My (Brief) Life As A Chicken Farmer


I recently had a 10-week freelance gig editing two magazines called Country Smallholding  and Your Chickens . I was brought up on a farm so it wasn't exactly a foreign language to me - although terms like coccidiosis and chalazae had me reaching for the dictionary.
We always had chickens, bantams and guinea fowl running about when I was a child - all so free range that you'd occasionally come across a nest in a hedge containing clutch of eggs. And then there was the time I looked after my sister's chickens while she was away in Turkey.
I wasn't worried - expert chicken farmer that I was (in my own head). I was more concerned about keeping some plants alive in her polytunnel, what with my propensity for killing anything green as soon as I look at it.
I wasn’t upset that I was most definitely second choice for this task. Her son was supposed to be on chicken duty but he had been called away to work on Guernsey – a bit far to pop back to chuck a bit of corn about. He gave me very detailed instructions about how to care for the chickens, a cockerel and one broody hen and how to water plants without over-watering when the soil began to feel dry.
I could tell by the look on his face that he didn’t consider me quite up to the job and expected to return to chicken carnage and plant annihilation.
So there I was, wellies at the ready, a chicken farmer and horticulturist by default. Days one, two, three and four went swimmingly. No sudden deaths, plants still green(ish), eggs being laid – all was well with the world. What could be easier than making sure a few chickens had food and water?
By day five I had become complacent and was even enjoying my brief stint as a hoary-handed daughter of the soil. Then it all went horribly wrong. I had been filling up the water-bowls near the fence but then I spotted another bowl further away and thought I would fill that one up as well.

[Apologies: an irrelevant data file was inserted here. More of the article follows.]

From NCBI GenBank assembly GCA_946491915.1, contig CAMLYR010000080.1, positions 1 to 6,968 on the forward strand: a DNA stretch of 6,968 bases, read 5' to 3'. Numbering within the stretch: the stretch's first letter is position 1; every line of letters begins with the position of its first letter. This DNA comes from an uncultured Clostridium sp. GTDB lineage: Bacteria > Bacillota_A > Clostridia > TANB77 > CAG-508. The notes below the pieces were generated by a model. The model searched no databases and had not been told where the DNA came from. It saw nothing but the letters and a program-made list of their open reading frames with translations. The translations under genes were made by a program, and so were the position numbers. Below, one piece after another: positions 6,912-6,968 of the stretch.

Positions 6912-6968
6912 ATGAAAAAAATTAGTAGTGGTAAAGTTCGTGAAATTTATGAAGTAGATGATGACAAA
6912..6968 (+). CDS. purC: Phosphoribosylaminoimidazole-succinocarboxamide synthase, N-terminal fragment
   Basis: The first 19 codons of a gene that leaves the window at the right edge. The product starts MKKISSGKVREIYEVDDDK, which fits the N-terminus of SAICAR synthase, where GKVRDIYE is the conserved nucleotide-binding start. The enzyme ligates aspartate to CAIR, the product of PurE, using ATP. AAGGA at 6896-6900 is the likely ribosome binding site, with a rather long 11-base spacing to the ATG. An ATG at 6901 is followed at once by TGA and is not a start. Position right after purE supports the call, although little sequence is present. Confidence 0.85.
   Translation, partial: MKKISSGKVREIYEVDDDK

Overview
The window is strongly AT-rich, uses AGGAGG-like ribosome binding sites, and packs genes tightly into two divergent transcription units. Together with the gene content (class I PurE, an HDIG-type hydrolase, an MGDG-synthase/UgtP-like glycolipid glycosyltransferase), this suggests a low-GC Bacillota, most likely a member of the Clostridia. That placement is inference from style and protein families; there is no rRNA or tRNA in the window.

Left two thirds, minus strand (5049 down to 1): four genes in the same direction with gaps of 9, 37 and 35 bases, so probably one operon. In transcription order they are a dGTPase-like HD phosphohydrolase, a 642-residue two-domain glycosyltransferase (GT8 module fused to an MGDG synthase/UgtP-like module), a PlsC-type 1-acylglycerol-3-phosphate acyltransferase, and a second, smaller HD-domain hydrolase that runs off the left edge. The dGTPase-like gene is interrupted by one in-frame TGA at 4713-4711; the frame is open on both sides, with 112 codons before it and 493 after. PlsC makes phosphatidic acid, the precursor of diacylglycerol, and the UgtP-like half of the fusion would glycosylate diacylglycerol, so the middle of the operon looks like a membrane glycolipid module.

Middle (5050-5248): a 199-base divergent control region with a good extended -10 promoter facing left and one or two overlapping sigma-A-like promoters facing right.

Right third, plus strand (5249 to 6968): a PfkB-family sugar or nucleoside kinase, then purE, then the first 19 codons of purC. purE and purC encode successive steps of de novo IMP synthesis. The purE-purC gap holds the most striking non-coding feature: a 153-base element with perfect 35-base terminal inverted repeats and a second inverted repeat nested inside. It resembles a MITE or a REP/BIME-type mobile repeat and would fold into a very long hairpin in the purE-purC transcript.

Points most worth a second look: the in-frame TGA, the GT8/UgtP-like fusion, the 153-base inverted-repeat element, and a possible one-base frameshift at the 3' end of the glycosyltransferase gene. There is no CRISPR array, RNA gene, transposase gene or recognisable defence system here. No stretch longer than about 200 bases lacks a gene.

The chickens were interested and started to gather around, clucking contentedly as happy chickens do. They had been drinking from here quite a lot and it had been raining so the area around the bowl was a bit messy.
The next thing I knew I was slipping on the mud, arms flapping like a demented overgrown Buff Orpington; then flat on my back, chickens squawking and scattering in all directions...except for one big protective cockerel who stood staring at me with a baleful glare in his eye.
I took one look at his razor-sharp beak and his air of evil intent and, I admit, might have overreacted a tad. Moving quicker than I have in 30 years, I leapt back onto my feet and ran as fast as my little short fat legs would carry me. Outside the pen I saw Cocky Scissor-Beak strutting away. I swear he was shaking his feathered head in bemused despair.
I was covered in mud and chicken shit, my only consolation some free range eggs for my breakfast.
Oh, and a couple of the plants had started to look a bit iffy too.
And what do those terms mean?
  • Chalazae: The cords that anchor the yolk to the shell in the egg.
  • Coccidiosis: An intestinal disease in a chicken.
What a column, hey, entertaining AND educational!

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10 comments:

  1. Cynthia Greensmith26 July 2018 at 16:40

    Ha, ha this made me laugh!!! I hope all the chickens and the plants were okay by the time your sister got home.

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    1. Chickens fine. Plants so-so. There was tomato blight - but not my fault!

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  2. Oh, dear! This sounds like my kind of luck. Thank you for the link on axolotl conservation. I'm listening as I read blogs. Interesting stuff! Be well, my dear.

    http://darlamsands.blogspot.com

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    1. Axolotls are fascinating creatures, aren't they? Glad you liked the link.

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  3. I knew about coccidiosis, but chalazae is a new one to me. I always called that cord the umbilical because that's what it becomes in humans.
    I'm sorry to hear about your slippery fall, but glad there was no real damage done.

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    1. Whenever something bad (but not too bad) happens to me I cheer myself up with the thought that I can always turn it into a blog post!

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  4. I guess mud and chicken crap made a decent cushion for your fall since you weren't hurt. Plus it gave you a great story for later.

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    1. Definitely a soft landing, Patti! Only my pride was hurt!

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  5. Ouch! I love chickens, especially on the grill. That nasty razor beak bird would be my first choice.

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    1. A very versatile bird, the chicken! I was far more scared of the cockerel than he was of me.

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